On mismatches between models and observations

It is a truism that all models are wrong. Just as no map can capture the real landscape and no portrait the true self, numerical models by necessity have to contain approximations to the complexity of the real world and so can never be perfect replications of reality. Similarly, any specific observations are only partial reflections of what is actually happening and have multiple sources of error. It is therefore to be expected that there will be discrepancies between models and observations. However, why these arise and what one should conclude from them are interesting and more subtle than most people realise. Indeed, such discrepancies are the classic way we learn something new – and it often isn’t what people first thought of.

The first thing to note is that any climate model-observation mismatch can have multiple (non-exclusive) causes which (simply put) are:

  1. The observations are in error
  2. The models are in error
  3. The comparison is flawed

In climate science there have been multiple examples of each possibility and multiple ways in which each set of errors has arisen, and so we’ll take them in turn.

1. Observational Error

These errors can be straight-up mistakes in transcription, instrument failure, or data corruption etc., but these are generally easy to spot and so I won’t dwell on this class of error. More subtly, most of the “observations” that we compare climate models to are actually syntheses of large amounts of raw observations. These data products are not just a function of the raw observations, but also of the assumptions and the “model” (usually statistical) that go into building the synthesis. These assumptions can relate to space or time interpolation, corrections for non-climate related factors, or inversions of the raw data to get the relevant climate variable. Examples of these kinds of errors being responsible for a climate model/observation discrepancy range from the omission of orbital decay effects in producing the UAH MSU data sets, or the problems of no-modern analogs in the CLIMAP reconstruction of ice age ocean temperatures.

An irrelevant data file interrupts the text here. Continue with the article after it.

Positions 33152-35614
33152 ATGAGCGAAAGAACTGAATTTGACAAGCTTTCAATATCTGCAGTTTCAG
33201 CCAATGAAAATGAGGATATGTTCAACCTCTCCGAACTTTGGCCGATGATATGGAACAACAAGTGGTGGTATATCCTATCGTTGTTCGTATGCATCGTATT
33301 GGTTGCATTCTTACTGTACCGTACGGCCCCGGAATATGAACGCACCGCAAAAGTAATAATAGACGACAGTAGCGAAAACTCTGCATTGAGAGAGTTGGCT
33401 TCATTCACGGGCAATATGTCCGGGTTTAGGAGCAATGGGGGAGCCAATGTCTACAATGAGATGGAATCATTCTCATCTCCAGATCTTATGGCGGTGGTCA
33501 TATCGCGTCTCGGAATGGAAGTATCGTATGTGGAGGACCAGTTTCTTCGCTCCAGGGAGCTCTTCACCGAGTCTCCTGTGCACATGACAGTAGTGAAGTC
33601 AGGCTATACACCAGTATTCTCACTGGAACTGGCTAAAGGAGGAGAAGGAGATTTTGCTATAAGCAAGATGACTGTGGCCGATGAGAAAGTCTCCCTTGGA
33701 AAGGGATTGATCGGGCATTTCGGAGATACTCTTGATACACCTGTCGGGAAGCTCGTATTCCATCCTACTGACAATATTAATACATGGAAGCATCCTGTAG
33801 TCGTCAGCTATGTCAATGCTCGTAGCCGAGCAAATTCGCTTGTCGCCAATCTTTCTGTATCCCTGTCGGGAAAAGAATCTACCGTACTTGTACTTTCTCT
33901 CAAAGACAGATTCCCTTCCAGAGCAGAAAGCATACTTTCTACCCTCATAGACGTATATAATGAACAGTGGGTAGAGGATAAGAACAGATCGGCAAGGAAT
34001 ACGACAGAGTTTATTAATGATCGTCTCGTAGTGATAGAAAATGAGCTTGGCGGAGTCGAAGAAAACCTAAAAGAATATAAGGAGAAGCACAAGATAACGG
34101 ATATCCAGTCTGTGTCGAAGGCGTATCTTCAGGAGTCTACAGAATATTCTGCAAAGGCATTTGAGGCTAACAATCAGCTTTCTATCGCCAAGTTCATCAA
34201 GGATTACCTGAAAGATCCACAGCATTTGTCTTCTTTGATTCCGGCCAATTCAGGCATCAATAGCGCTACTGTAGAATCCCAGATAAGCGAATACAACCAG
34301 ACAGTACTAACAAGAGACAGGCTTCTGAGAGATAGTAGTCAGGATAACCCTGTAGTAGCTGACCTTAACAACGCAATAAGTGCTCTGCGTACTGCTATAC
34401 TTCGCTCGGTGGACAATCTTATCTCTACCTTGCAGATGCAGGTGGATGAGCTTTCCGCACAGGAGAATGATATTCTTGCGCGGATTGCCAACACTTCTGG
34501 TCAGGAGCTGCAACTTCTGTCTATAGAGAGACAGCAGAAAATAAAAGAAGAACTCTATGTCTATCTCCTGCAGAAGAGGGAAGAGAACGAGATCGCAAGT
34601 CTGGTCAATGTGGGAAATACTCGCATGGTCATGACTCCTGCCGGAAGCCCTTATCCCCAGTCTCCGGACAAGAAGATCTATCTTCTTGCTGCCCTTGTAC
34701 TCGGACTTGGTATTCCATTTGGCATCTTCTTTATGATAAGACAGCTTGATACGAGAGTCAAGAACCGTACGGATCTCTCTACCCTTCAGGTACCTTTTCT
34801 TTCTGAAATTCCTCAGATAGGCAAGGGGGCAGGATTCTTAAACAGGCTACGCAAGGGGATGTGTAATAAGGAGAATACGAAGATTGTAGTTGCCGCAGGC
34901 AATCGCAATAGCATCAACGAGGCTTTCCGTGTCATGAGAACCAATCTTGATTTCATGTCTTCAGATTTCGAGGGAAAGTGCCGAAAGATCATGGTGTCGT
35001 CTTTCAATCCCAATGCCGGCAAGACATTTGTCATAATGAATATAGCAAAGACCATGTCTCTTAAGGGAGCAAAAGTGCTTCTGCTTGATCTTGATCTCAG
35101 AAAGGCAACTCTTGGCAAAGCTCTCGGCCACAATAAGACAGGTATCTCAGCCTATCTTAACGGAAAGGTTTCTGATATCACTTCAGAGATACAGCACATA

In other fields, these kinds of issues arise in unacknowledged laboratory effects or instrument calibration errors. Examples abound, most recently for instance, the supposed ‘observation’ of ‘faster-than-light’ neutrinos.

2. Model Error

There are of course many model errors. These range from the inability to resolve sub-grid features of the topography, approximations made for computational efficiency, the necessarily incomplete physical scope of the models and inevitable coding bugs. Sometimes model-observation discrepancies can be easily traced to such issues. However, more often, model output is a function of multiple aspects of a simulation, and so even if the model is undoubtedly biased (a good example is the persistent ‘double ITCZ’ bias in simulations of tropical rainfall) it can be hard to associate this with a specific conceptual or coding error. The most useful comparisons are then those that allow for the most direct assessment of the cause of any discrepancy.”Process-based” diagnostics – where comparisons are made for specific processes, rather than specific fields, are becoming very useful in this respect.

When a comparison is being made in a specific experiment though, there are a few additional considerations. Any particular simulation (and hence diagnostic from it) arises as a result from a collection of multiple assumptions – in the model physics itself, the forcings of the simulation (such as the history of aerosols in a 20th Century experiment), and the initial conditions used in the simulation. Each potential source of the mismatch needs to be independently examined.

3. Flawed Comparisons

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